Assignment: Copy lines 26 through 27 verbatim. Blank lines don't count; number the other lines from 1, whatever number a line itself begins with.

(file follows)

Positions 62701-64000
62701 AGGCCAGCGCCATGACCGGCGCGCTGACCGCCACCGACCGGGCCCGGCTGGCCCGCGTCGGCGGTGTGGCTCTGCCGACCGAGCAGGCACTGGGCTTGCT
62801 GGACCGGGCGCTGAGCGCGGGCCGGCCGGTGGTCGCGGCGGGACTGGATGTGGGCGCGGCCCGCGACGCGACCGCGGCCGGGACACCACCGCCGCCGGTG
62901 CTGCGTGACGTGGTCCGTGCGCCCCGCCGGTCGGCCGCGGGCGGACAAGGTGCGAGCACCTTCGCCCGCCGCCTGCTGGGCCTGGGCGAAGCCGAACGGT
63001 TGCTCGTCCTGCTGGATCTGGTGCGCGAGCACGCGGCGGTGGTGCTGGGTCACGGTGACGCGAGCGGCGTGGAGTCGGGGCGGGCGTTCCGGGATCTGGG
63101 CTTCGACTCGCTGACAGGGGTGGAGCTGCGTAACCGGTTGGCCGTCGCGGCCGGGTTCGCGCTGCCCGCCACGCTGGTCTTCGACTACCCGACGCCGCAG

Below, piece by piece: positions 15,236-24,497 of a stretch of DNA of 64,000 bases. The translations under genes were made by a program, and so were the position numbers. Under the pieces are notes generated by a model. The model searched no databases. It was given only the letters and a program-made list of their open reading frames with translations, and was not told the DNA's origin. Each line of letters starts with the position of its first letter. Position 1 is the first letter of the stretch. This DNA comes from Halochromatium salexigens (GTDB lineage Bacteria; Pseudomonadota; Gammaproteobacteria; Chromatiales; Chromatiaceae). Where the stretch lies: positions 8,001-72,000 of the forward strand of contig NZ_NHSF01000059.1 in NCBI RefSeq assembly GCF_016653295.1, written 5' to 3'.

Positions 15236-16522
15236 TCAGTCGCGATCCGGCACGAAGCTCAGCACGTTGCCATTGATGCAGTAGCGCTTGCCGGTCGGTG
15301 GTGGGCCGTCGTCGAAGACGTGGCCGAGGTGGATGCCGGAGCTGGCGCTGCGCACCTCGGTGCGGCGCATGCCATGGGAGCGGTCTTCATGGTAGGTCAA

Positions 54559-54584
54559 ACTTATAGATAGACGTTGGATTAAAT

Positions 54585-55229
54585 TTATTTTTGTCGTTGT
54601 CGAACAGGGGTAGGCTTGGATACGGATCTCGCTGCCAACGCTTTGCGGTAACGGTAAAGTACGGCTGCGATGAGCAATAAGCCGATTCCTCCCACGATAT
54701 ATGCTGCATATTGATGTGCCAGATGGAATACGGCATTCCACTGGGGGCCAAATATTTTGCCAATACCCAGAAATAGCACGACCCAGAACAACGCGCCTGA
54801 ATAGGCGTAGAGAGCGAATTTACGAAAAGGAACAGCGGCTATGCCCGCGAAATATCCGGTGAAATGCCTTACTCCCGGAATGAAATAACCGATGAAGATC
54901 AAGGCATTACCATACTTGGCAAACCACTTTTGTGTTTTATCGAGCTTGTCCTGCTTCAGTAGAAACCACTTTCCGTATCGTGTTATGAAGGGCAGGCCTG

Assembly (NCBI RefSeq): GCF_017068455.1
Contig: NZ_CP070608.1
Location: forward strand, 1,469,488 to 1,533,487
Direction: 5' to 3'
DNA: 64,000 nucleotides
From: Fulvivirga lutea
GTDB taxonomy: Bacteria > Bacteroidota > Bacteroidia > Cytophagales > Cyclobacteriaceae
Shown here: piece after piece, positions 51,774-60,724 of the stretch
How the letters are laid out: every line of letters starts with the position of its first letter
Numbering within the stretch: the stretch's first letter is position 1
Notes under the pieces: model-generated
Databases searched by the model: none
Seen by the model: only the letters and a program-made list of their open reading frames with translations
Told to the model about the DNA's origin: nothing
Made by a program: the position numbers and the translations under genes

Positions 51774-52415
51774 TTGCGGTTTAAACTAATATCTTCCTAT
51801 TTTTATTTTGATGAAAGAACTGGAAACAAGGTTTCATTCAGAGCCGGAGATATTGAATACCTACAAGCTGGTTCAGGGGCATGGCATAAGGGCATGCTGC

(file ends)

Shown here: piece after piece, positions 51,774-60,724 of the stretch
How the letters are laid out: every line of letters starts with the position of its first letter